Skip to main content

Boonen confident of recovering in time for the spring Classics

Image 1 of 6

Tom Boonen (Belgium)

Tom Boonen (Belgium)
(Image credit: Tim de Waele/TDWSport.com)
Image 2 of 6

Race over for Tom Boonen at the Abu Dhabi Tour

Race over for Tom Boonen at the Abu Dhabi Tour
(Image credit: Tim de Waele)
Image 3 of 6

Tom Boonen (Etixx-QuickStep) crashes during stage 2 Abu Dhabi Tour

Tom Boonen (Etixx-QuickStep) crashes during stage 2 Abu Dhabi Tour
(Image credit: Tim de Waele/TDWSport.com)
Image 4 of 6

Tom Boonen crashes out of the Abu Dhabi Tour on stage 2

Tom Boonen crashes out of the Abu Dhabi Tour on stage 2
(Image credit: Tim de Waele)
Image 5 of 6

Tom Boonen (Etixx-QuickStep)

Tom Boonen (Etixx-QuickStep)
(Image credit: Tim de Waele/TDWSport.com)
Image 6 of 6

Tom Boonen (Etixx-QuickStep) wins Munsterland Giro

Tom Boonen (Etixx-QuickStep) wins Munsterland Giro
(Image credit: Tim de Waele/TDWSport.com)

Tom Boonen is confident he can recover from the serious head injury he suffered at the Abu Dhabi Tour and target the 2016 spring Classics. However, he has yet to get the green light to race again and so will only be a spectator at his Boonen and Friends charity cyclo-cross race in Belgium on Saturday.

Boonen was diagnosed with a temporal bone fracture on the lower side of his head after crashing at speed during stage 2 of the end-of-season race. He was forced to stay in hospital in Abu Dhabi for several days, with doctors suggesting he could need up to six months off the bike. Boonen is convinced he is making a rapid recovery and intends to begin serious training when he joins up with his Etixx-QuickStep teammates in Denia, Spain, in December.

"Things are going well after my crash. When I came back home from Abu Dhabi I was tired and in pain, but day by day I began feeling better and now everything is heading into the right direction,” Boonen said during a press conference to present the Boonen and Friends event.

“It's a difficult fracture, but it's healing well, even if I can't compare it with any of the other fractures I've had. Still, I'm happy, because a few days ago I have finally returned to training – not very intense ones, around three hours long – followed by a couple of days of rest, as the doctors recommended me not to rush things. It's really important to listen to my body and do things right before the new season."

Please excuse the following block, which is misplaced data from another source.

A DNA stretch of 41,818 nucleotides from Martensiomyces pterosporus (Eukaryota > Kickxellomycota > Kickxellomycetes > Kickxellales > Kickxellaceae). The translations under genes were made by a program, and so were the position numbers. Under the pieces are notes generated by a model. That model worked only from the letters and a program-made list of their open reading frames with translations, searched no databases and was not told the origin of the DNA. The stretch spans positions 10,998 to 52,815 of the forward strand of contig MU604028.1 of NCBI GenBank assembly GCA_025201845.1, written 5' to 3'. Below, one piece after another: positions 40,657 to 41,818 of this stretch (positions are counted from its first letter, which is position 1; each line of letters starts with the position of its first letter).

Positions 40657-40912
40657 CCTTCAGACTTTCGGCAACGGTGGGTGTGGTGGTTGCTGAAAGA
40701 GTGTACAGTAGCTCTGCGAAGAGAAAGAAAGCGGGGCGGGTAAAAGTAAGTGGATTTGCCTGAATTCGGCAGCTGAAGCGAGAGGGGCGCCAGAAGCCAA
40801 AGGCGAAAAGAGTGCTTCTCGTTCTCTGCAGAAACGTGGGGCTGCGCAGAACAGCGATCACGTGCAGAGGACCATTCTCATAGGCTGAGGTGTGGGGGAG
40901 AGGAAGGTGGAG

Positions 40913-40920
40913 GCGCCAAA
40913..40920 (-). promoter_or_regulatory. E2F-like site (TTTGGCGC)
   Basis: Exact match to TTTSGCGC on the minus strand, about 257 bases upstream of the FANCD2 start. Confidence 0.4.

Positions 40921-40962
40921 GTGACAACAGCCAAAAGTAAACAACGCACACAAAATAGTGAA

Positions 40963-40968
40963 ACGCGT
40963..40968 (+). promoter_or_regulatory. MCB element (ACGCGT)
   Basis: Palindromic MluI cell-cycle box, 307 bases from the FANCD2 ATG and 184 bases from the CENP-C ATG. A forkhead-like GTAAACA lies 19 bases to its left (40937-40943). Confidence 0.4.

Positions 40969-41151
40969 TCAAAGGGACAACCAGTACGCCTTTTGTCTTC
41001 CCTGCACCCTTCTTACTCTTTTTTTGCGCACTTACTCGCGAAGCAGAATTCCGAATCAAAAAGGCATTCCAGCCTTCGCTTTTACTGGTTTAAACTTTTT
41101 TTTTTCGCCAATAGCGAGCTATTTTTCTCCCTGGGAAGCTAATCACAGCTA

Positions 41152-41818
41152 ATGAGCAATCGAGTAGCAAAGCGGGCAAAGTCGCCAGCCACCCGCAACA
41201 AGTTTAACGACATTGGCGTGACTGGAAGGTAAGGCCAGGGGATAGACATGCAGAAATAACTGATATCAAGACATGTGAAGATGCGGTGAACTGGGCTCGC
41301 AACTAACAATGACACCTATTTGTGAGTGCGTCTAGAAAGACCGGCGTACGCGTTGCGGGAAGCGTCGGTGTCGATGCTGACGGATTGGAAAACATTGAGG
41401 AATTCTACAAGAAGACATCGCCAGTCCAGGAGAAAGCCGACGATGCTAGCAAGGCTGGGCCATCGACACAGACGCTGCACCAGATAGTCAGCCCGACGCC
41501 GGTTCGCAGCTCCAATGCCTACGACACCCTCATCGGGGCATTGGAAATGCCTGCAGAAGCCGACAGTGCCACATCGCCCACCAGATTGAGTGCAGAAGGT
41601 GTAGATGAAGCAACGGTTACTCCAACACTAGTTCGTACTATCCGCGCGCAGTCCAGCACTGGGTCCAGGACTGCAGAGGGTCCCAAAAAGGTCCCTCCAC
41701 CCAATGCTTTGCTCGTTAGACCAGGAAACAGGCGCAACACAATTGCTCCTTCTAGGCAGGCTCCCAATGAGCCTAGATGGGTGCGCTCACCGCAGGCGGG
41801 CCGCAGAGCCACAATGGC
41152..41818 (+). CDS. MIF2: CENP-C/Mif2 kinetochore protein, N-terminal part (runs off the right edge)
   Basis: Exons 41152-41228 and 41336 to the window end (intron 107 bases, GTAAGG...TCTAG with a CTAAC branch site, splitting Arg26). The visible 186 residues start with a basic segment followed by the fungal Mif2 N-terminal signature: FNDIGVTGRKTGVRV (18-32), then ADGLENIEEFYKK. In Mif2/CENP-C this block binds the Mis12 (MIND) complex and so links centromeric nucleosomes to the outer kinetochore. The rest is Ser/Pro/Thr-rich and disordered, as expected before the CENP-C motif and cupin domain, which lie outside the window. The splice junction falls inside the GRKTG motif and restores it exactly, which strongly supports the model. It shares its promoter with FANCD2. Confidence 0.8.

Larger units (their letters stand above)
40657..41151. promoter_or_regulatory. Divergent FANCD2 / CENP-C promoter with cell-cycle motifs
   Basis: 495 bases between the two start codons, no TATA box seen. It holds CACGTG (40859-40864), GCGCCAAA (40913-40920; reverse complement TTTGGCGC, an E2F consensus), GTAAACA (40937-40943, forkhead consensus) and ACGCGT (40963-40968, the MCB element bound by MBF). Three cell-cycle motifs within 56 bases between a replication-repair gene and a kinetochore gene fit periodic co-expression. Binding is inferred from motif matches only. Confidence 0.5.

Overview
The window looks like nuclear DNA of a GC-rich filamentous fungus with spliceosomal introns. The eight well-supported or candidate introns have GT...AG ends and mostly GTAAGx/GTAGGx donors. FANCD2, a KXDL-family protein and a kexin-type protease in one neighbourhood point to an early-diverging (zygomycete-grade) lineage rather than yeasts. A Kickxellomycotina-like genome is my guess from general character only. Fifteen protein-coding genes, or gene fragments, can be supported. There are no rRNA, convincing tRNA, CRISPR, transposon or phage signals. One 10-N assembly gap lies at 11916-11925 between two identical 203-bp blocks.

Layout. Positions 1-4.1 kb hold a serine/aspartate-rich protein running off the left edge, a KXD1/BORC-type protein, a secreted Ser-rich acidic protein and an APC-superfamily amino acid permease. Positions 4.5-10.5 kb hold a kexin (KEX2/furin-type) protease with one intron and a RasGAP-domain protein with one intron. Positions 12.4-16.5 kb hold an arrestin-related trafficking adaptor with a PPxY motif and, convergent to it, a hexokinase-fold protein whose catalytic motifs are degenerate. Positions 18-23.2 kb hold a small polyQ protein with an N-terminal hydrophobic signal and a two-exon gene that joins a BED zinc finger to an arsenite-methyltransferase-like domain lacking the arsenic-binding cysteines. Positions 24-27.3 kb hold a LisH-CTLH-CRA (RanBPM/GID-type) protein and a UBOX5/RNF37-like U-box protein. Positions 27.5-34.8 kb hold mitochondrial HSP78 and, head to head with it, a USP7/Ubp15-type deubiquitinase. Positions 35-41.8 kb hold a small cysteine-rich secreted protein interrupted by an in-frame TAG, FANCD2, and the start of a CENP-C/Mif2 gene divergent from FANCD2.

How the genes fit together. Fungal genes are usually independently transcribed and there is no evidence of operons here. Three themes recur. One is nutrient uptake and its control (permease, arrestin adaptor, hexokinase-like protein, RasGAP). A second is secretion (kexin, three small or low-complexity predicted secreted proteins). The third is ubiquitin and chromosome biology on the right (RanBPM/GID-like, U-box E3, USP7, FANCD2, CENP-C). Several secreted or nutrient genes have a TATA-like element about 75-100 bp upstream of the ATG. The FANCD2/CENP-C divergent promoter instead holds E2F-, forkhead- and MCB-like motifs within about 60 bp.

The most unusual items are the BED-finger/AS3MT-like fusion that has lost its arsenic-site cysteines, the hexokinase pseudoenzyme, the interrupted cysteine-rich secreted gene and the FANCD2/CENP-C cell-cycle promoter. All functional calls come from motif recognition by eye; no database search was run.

"Immediately after the fall it was said that I would be out for six months. I knew it was an exaggeration, but it was of course a very big crash with serious consequences. It’s totally different than a regular shoulder, leg or knee injury. I have to be patient,” he told Sporza.

With the spring Classics still five months away, Boonen remains optimistic he will be competitive in what could be the final season of his long career.

"It's still a small five months to Paris-Roubaix, so I have plenty of time to prepare. At the moment there are other riders who still haven’t resumed training. I'll be all right," Boonen said.

"First I want to have an acceptable level at the first training camp in December. Then I want a good spring ride. I'm certainly not going to give up hope. On the contrary, I will be pushing to win a Classic. Whether 2016 will be my last season depends what the results are. However, it is the last year of my contract with Team QuickStep. I can't wait for the training camp to be underway. Denia will be perfect to outline my schedule and start focusing on 2016.

"I enjoy cycling and have a lot of fighting spirit," Boonen concluded.

Boonen will not be able to ride at his charity event in his hometown of Mol but revealed that 50 or so professional riders will attend, including new Etixx-Quickstep teammate Marcel Kittel, as well as Andrei Greipel, Michal Kwiatkowski, Jurgen van den Broeck and former cyclo-cross rider Tim Wellens.